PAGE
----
ISIS et al are not a conventional army fighting with conventional rules, win or lose able to re-enter decent society after ceasefire.
They are a plague, a cancer in the world and should be destroyed every time they rear up. Taking them prisoner is pointless as they will kill again when released, and we do have a habit of releasing them.

I gave up believing in Redemption a long time ago.
 
There have been references to LOAC, The Geneva Convention and probably a few others made above.

I think that is part of the problem.

We expect our Armed Forces to rigorously adhere to various Laws, Conventions, treaties and Principles, yet conveniently forget that the opposing force could not give a flying about those Laws, Conventions, Treaties and Principles.

Is that really fair ?

I have heard all the arguments about We are better than that, or That makes us just the same as them.
I think it’s more than that, I think that as a society we can just about get our heads around the fact that our soldiers, sailors and airmen may have to kill people, but we’re not comfortable with them being okay about it. It’s almost expected that they’ll be somehow traumatised by the act. We really can’t get our heads around the fact that some of them might even enjoy it.

We seem to have made a virtue of the reluctant warrior.
 
The difference between us and them is that we're not the same as them. Nor should we be.
Which I addressed in my comment.

I also addressed in my comment that if you put Soldiers in a sh!thole, it is beyond belief to believe that a very small percentage of them will not snap.

Regardless of Laws, Conventions, Treaties or Training.
 
Which I addressed in my comment.

I also addressed in my comment that if you put Soldiers in a sh!thole, it is beyond belief to believe that a very small percentage of them will not snap.

Regardless of Laws, Conventions, Treaties or Training.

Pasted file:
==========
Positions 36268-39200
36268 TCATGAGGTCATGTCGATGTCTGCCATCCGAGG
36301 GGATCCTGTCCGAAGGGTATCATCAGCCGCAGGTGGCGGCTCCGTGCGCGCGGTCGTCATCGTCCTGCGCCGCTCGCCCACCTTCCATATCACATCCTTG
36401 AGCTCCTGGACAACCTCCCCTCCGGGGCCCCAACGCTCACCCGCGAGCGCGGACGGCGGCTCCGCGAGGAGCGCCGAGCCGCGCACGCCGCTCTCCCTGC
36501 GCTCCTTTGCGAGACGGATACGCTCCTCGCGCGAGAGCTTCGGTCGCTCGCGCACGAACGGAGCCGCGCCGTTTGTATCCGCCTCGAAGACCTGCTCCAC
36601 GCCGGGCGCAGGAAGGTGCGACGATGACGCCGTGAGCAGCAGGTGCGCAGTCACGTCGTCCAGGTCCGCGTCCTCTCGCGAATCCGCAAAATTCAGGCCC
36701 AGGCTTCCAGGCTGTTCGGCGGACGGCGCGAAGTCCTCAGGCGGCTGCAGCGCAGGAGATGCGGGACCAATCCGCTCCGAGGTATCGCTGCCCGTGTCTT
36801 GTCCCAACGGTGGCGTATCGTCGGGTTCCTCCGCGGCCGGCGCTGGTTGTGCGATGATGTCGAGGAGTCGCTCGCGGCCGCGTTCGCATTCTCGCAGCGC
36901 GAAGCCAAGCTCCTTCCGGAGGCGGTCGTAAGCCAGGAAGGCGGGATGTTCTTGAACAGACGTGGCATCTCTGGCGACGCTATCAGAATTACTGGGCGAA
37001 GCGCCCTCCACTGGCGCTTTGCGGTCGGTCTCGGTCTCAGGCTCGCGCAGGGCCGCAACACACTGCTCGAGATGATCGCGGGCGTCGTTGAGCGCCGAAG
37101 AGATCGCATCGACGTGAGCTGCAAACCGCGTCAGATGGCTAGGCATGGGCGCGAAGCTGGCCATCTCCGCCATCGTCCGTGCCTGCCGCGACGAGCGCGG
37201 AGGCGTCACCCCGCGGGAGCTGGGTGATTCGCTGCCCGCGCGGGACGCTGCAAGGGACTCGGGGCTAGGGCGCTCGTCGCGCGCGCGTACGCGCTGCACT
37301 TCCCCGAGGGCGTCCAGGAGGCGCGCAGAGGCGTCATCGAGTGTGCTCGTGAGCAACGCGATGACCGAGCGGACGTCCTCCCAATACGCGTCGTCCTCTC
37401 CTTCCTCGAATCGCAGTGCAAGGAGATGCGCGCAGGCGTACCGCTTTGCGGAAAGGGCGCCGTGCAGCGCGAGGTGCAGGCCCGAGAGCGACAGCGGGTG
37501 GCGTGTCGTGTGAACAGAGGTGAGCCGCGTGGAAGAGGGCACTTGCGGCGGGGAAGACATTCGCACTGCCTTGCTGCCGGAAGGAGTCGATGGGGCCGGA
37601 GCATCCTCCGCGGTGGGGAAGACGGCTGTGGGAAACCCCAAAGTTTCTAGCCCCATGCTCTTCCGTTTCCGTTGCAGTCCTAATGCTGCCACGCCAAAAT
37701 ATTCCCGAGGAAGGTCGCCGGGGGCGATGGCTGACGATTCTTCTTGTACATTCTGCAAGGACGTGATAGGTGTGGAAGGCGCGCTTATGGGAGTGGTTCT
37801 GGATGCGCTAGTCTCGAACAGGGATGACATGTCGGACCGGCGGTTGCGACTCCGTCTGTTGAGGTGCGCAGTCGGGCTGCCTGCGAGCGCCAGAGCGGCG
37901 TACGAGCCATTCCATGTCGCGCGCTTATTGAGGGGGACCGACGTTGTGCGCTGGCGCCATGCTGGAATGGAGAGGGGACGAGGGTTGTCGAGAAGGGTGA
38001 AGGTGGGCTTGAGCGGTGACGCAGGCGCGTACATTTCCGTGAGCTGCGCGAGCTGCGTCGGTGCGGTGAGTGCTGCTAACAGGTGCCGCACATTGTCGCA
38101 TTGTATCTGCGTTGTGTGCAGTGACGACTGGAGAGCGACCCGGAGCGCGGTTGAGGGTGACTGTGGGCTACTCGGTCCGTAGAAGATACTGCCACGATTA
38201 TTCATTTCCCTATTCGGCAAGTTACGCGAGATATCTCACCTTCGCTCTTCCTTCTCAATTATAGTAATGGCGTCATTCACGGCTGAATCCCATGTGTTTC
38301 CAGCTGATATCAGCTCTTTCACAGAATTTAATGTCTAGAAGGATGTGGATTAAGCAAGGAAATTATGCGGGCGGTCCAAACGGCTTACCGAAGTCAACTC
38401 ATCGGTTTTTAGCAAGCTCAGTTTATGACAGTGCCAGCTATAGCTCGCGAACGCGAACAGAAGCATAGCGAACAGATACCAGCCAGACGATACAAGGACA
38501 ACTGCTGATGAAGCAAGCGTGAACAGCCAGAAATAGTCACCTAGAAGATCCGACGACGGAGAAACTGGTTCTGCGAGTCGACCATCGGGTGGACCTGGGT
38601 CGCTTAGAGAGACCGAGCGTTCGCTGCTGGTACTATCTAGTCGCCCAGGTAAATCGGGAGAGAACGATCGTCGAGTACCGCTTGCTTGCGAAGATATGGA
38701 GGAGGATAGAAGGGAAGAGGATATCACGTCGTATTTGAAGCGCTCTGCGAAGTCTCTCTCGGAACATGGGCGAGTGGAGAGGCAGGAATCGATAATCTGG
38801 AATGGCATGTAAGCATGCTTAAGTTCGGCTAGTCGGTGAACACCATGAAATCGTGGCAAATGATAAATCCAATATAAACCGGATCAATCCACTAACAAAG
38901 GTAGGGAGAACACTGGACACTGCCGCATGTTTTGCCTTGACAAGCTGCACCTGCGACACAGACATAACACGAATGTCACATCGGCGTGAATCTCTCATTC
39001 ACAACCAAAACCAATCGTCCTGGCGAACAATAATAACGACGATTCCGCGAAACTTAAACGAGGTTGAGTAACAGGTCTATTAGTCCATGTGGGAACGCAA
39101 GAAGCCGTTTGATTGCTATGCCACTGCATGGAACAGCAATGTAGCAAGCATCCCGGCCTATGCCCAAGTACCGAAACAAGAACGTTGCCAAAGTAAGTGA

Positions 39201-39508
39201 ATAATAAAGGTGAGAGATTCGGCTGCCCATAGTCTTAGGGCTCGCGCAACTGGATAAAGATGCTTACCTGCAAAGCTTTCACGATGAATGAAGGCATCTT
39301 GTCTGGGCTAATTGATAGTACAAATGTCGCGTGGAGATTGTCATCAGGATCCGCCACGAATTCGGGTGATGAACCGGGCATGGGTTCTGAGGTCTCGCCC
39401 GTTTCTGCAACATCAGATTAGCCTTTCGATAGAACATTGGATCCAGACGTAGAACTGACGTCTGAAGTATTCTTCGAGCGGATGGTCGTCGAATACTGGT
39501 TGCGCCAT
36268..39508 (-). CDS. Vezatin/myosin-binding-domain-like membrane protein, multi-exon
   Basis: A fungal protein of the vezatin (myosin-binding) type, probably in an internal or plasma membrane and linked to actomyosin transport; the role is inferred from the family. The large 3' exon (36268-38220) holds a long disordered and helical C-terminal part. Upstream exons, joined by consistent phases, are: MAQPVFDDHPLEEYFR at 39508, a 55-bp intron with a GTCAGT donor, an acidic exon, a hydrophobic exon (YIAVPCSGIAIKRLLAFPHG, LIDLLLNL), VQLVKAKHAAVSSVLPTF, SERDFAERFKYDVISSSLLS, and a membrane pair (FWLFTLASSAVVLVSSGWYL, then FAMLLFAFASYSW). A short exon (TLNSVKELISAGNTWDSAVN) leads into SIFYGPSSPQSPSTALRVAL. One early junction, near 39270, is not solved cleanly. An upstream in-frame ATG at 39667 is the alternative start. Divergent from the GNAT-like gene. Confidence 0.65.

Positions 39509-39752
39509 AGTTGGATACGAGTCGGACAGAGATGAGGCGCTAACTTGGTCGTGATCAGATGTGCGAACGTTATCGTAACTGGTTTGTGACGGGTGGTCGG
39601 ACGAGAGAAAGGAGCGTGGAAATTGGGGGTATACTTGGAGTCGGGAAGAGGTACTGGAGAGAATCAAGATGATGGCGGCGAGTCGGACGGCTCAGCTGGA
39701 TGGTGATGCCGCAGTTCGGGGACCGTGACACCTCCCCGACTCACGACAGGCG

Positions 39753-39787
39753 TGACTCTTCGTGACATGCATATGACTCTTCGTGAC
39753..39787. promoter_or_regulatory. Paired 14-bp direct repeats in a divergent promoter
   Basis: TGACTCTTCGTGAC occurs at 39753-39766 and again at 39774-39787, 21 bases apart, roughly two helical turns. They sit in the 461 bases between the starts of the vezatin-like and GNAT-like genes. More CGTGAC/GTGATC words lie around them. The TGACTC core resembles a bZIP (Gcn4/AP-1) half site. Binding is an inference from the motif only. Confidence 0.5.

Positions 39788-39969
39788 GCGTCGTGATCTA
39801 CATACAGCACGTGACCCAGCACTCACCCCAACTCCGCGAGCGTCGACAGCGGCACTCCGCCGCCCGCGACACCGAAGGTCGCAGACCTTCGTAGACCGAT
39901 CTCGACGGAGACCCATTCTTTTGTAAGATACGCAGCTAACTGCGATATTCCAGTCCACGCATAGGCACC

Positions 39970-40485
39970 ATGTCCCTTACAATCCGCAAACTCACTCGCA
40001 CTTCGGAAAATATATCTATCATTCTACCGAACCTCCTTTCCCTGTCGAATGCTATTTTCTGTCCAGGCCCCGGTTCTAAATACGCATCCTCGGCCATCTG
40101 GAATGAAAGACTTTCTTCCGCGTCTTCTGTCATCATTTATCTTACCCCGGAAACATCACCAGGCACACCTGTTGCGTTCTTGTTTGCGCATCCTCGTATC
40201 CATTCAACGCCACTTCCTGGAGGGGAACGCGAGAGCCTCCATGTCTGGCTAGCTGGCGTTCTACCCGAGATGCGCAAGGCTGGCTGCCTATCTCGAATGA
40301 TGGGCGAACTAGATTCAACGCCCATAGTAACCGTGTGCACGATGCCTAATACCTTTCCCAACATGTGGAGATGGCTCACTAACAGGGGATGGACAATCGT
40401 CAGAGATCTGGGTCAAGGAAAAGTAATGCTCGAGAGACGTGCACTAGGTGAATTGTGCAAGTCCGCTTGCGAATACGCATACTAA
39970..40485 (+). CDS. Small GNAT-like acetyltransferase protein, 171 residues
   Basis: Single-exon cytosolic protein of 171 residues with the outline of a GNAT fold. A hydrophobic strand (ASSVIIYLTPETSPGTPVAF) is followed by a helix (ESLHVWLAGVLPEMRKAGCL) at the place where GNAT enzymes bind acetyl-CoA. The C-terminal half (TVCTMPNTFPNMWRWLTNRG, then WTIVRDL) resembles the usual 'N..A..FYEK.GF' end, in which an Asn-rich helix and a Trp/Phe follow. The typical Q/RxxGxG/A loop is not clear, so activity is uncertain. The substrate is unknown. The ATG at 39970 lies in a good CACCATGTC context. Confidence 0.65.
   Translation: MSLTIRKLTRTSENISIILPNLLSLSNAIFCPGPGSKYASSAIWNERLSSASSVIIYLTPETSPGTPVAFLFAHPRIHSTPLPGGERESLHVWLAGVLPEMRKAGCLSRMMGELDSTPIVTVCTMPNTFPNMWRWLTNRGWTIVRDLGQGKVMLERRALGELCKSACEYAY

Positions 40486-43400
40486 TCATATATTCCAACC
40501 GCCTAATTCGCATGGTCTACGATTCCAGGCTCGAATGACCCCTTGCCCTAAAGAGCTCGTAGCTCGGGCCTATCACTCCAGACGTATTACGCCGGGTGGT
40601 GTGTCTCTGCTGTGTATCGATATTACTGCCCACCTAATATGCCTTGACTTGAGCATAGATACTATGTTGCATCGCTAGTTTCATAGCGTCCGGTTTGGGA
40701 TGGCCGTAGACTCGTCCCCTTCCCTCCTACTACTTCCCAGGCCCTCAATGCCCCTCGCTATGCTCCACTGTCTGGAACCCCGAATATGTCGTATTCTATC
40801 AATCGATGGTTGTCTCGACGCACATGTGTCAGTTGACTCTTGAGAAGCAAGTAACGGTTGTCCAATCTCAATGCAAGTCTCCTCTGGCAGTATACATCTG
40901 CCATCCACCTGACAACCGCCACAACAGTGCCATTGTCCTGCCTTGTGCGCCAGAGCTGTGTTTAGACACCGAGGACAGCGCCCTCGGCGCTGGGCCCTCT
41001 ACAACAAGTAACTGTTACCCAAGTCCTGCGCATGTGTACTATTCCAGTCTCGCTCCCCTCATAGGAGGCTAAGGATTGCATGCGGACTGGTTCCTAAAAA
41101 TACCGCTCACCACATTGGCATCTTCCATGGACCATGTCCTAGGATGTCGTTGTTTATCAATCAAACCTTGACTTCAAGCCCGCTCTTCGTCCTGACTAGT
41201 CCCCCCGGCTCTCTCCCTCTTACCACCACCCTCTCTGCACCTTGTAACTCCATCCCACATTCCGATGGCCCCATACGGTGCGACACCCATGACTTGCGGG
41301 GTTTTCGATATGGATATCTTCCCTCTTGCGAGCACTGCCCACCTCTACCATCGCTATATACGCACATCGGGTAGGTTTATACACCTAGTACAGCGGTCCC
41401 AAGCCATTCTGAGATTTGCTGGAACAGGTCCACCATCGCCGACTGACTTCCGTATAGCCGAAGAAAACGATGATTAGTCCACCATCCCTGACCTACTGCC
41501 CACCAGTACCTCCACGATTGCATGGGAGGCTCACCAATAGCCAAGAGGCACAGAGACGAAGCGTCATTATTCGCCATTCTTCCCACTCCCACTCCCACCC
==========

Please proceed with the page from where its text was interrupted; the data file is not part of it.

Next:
we shouldnt be surprised by it, but we should lock them up for it.

it'd say its no different to civvy street. we're not surprised that some people break the law, often there are mitigating reasons why they did so, but we still accept that we lock them up.
 
Downgraded I believe to manslaughter. Which is just a tad strange given he was caught on camera moving the victim to the site of the murder, was film carrying out the murder and then telling his lads to keep schtum as he had committed a crime. Deliberate unlawful killing being murder...

The grounds for his verdict and sentence being overturned/downgraded should have been mitigation of punishment and not a defence of his actions as a crime.
Moved the victim behind a low wall ensuring he couldn't be seen by ISTAR assets, IIRC.
 
And Blackman got locked up for it.
he did.

i was on the outrage bus when this first broke, mainly because there were those that argued he'd done nothing wrong. once i manage to fight my way to the front and get off again i engaged my brain a bit and started to think it though.

personally i can understand him shooting the guy, i'm not actually that bothered about it, but i also believe that he knew what he was doing was wrong*. as such he got caught doing it on camera so he needs to go though due process and face the law; because we are a civilised society and dems the rules.

i think he got of lightly, in my opinion it was murder and he got lucky on the manslaughter conviction. that said, given the fact that i can understand why he did it and dont care about the guy he killed, then i'm glad he managed to get off lightly.

i wish him all the best but think he might have to go a long way to get out from under the shadow of it.



* or at least that it was against the law. the manslaughter decision seemed to hinge on the idea that his state of mind was significantly skewed by his exposure to combat....well, duh! of course it was, my opinion is just that this is a natural phenomena. but i still think he knew that what he was doing could have consequences if caught
 
Which I addressed in my comment.

I also addressed in my comment that if you put Soldiers in a sh!thole, it is beyond belief to believe that a very small percentage of them will not snap.

Regardless of Laws, Conventions, Treaties or Training.
Which is why the discipline system should come down on them like a ton of bricks - especially those who're in a position of authority and have the responsibility for ensuring others don't breach the standards of a professional military.